Unfortunately, as you mentioned it, Ouya has tainted the crowdfunding reputation, and will impact backers’ trust on project owners.
But then again, trust is a big issue for everything using the model of pay-first-deliver-later (e.g. coupon site like Groupon, for example.)
Perhaps crowdfunding platforms now have to guarantee something, i.e. guaranteeing that the crowdfunded products will be delivered as planned (or else…)
I disagree that OUYA has tainted crowdfunding. Yes, they have made some fundamental mistakes, but to say this reflects negatively on Kickstarter is a stretch.
Unfortunately, there are backers who did not receive their OUYA prior to retail. Unfortunately, there are backers who received a dysfunctional controller/OUYA. Unfortunately, many things went wrong. Lessons learned: QA is important, distribution/logistics is important, and being able to scale your business matters. This will reflect negatively on OUYA, and they will have an uphill battle resolving this. OUYA does have invested interest as a company to produce and deliver as many OUYAs as they can: devs to make more games, and gamers to buy said games. OUYA gets a 30% cut of whatever the price a game is sold for.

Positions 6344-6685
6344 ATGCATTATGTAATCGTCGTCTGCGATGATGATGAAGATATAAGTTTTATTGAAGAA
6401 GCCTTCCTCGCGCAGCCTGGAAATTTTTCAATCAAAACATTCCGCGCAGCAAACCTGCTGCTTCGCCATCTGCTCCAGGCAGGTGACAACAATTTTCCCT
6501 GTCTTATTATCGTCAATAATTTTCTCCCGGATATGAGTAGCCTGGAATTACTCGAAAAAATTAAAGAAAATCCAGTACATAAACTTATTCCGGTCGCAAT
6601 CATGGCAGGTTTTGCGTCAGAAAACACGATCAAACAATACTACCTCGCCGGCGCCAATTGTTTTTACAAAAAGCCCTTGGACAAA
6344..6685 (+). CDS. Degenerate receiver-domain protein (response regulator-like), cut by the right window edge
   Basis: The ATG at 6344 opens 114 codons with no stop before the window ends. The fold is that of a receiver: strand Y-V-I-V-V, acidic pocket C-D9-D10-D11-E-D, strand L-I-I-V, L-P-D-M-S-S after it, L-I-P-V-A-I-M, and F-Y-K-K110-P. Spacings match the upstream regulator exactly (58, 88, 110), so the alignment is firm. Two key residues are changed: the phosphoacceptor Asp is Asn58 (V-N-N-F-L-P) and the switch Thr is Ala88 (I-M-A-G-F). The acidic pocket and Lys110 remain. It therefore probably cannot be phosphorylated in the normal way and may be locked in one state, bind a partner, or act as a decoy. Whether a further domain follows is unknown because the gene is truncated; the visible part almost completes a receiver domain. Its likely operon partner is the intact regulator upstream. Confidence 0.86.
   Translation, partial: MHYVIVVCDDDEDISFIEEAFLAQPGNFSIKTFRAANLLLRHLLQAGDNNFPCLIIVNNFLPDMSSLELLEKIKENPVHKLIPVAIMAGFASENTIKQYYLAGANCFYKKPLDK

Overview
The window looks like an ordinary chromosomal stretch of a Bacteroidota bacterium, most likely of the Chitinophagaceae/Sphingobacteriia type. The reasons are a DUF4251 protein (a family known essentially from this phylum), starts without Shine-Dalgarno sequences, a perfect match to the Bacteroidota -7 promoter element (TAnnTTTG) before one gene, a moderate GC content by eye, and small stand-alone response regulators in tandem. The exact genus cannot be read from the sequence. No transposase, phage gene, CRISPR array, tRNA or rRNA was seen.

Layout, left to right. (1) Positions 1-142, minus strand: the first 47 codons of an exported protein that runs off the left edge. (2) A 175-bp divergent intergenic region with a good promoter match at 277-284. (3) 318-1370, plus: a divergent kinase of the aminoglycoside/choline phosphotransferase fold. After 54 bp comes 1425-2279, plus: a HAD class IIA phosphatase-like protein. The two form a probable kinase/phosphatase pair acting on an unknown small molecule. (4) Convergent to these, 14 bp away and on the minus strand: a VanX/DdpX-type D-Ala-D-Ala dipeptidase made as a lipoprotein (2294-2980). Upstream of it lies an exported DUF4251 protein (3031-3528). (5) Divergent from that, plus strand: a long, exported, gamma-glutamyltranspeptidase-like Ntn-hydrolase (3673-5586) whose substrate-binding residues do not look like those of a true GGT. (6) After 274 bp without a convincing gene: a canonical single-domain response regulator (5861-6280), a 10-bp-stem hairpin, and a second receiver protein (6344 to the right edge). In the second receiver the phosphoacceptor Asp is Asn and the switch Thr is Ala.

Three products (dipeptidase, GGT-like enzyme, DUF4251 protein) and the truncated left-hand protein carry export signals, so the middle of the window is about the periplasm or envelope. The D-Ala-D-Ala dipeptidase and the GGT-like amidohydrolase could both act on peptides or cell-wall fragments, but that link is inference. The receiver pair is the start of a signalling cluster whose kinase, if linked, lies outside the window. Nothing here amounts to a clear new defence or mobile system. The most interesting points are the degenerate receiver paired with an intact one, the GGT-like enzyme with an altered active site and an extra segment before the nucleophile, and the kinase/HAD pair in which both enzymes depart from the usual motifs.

What does taint crowdfunding more than anything are scams — one of the recent ones being the “Kobe Beef Jerky” project. While Kickstarter strongly suggests “buyer beware,” and that if a project fails to deliver, the owner(s) ought to refund backer money lest the backers sue the project creator — legally there is nil. “Kickstarter does not guarantee projects or investigate a creator’s ability to complete their project. It is the responsibility of the project creator to complete their project as promised, and the claims of this project are theirs alone.” OUYA was not a scam – just a poorly executed on the logistics/QA/delivery side of the equation. Those who backed OUYA will get theirs. When and whether it will have sticky buttons/joystick issue remains to be seen.
It sucks that OUYA’s execution of distribution was dismal. I don’t regret backing OUYA, and look forward to seeing what games people create for this console.
Speaking personally I agree with you that it’s more about lessons learned.
I really feel for Ouya’s CEO. You can tell from her quote that she’s distressed by the whole situation. Sometimes, despite your best intentions, things don’t go as planned, especially in startups. Executing in business is harder than it may appear sometimes.